Youth, expectant mothers, urban families to get Solidarity Fund help

31 July 2020 - 16:15 By Nonkululeko Njilo
People in Olievenhoutbosch, near Centurion, Gauteng, wait in line for food parcels. The Solidarity Fund will now extend relief to 108,000 urban households and 27,000 rural households which do not fall within the country’s social security net.
People in Olievenhoutbosch, near Centurion, Gauteng, wait in line for food parcels. The Solidarity Fund will now extend relief to 108,000 urban households and 27,000 rural households which do not fall within the country’s social security net. 
Image: Gallo Images/ER Lombard

The Solidarity Fund is ramping up efforts to bring relief to those who have lost their income and those who have been affected by the coronavirus pandemic.

The loss of employment and livelihood for many has prompted the fund to earmark R175m for phase 2 of its food relief programme as well as a R100m support package to be disbursed through one-off food vouchers.

The intervention was announced on Friday by the head of the humanitarian pillar of the fund, Wendy Tlou. She said the renewed efforts were in the final stages of planning.

“Since urban job losses will also have a significant effect on rural households which regularly receive remittances from family members, the fund has taken a bold decision to target 108,000 urban households and 27,000 rural households which do not fall within the country’s social security net.

“The beneficiaries will include unemployed young people, expectant mothers, women and foreign nationals who are not classified as asylum seekers or refugees in terms of SA’s Immigration Act,” she said.  

The fund also allocated R50m towards curbing gender-based violence (GBV). A total of R17m had been allocated to organisations that support victims.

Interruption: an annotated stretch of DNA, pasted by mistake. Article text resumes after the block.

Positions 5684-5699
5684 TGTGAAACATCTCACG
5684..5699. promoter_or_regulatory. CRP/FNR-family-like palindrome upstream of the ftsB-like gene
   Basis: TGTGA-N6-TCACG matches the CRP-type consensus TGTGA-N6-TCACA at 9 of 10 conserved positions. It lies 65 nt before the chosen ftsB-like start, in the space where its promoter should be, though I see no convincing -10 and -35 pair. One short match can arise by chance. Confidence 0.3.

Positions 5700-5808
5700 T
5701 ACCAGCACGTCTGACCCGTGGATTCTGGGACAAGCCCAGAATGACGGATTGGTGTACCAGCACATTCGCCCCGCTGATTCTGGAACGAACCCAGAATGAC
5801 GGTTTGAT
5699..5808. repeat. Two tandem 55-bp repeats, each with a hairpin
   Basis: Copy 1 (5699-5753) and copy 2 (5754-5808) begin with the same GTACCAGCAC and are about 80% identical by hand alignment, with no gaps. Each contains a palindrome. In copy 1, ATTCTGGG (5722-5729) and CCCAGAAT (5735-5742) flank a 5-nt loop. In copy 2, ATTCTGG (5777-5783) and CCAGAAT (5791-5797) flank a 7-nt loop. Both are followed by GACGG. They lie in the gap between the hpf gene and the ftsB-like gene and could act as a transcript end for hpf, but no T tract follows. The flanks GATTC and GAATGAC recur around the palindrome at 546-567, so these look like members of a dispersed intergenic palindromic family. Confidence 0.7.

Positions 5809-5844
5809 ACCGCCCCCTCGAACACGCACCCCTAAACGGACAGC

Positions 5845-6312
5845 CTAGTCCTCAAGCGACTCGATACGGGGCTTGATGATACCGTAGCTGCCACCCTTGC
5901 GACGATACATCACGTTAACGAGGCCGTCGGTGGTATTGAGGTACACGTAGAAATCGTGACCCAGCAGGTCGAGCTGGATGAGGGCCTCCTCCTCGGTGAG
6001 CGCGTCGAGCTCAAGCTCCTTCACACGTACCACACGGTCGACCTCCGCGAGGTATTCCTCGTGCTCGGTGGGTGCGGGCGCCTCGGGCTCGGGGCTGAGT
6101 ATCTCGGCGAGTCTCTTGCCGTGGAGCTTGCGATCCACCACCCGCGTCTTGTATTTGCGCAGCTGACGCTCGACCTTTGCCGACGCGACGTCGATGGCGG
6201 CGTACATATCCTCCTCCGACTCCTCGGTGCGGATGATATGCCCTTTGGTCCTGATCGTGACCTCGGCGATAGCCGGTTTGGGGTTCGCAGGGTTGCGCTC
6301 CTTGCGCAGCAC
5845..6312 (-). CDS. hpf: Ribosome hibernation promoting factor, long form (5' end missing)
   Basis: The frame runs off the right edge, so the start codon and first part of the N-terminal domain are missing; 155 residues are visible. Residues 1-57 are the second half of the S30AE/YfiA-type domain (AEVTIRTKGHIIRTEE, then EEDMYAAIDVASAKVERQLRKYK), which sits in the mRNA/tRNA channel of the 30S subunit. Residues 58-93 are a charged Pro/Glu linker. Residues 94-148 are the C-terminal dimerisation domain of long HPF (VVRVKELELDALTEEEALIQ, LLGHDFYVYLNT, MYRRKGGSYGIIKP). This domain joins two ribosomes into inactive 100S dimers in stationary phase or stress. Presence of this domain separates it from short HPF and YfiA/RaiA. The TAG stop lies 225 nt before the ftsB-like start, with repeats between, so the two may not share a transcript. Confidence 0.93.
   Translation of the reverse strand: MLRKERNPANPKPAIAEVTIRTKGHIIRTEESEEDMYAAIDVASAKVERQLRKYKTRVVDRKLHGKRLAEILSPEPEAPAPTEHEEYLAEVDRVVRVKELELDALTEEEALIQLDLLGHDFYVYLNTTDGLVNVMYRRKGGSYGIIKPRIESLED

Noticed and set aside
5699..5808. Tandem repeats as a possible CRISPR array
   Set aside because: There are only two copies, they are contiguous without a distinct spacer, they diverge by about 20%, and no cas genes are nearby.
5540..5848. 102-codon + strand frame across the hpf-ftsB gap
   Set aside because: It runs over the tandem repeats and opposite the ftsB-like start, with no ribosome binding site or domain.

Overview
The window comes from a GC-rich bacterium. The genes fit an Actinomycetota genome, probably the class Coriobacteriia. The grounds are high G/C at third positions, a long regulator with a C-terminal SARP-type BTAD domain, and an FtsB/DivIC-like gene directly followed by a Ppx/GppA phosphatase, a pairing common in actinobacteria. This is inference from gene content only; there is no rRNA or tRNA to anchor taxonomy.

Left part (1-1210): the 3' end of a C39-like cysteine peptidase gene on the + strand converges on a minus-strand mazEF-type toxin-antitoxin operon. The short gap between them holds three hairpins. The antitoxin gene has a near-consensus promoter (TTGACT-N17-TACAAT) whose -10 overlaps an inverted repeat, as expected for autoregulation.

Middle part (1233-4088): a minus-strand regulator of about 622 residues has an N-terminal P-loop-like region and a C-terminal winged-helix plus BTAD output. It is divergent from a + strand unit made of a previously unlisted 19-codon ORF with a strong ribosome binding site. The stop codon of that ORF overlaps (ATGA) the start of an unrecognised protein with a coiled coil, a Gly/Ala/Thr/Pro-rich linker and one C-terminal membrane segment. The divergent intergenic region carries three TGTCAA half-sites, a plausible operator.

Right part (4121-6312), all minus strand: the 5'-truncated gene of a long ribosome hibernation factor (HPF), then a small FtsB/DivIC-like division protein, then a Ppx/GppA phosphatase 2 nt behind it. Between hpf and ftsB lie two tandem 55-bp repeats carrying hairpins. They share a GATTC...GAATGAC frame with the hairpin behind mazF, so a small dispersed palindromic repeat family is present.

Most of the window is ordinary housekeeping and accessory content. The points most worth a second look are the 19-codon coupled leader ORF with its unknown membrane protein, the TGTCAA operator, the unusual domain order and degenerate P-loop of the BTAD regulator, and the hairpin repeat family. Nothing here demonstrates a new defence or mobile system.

“Based on a rigorous needs analysis aimed at ensuring the largest possible impact of its contribution, the fund partnered with the GBV command centre, the national shelter movement and the Thuthuzela Care Centres.” 

Tlou said a further R75m would be used to distribute one-off R2,000 farming input vouchers to 35,000 beneficiaries engaged in subsistence or household farming in rural areas in all provinces.

“The farming input vouchers are to assist subsistence-focused smallholder and household/micro farmers who have lost income from a combination of sources during Covid-19 restrictions. This has compromised their ability to fund their ongoing farming activities or prepare for the next farming cycle.

“By supporting their ongoing ability to produce food, this programme will provide these households with direct access to food and prevent them from being pushed into a poverty trap,” she said.

The households to benefit in the food relief programmes will be identified by organisations including the department of health's MomConnect platform, M4JAMs urban youth, Harambee Youth Employment Accelerator, National House of Traditional Leaders (NHTL),  SA Council of Churches, Zakah Fund, department of sports, arts and culture and the United Nations (UN) International Organisation for Migration.

Those expected to benefit from the farming input vouchers were expected to be identified by the NHTL and the Food and Agriculture Organisation of the UN, which works with community-based organisations.

The fund hopes the interventions will have an impact far beyond the pandemic.  

“In the face of such immense need, the fund has focused its relief efforts on where it can make the biggest impact both immediately and beyond Covid-19. It is thanks to the generous support of the many donors to the Solidarity Fund that we are able to demonstrate unity in action and bring relief to many of the most vulnerable in our society who face economic hardship at this time,” said Tlou.

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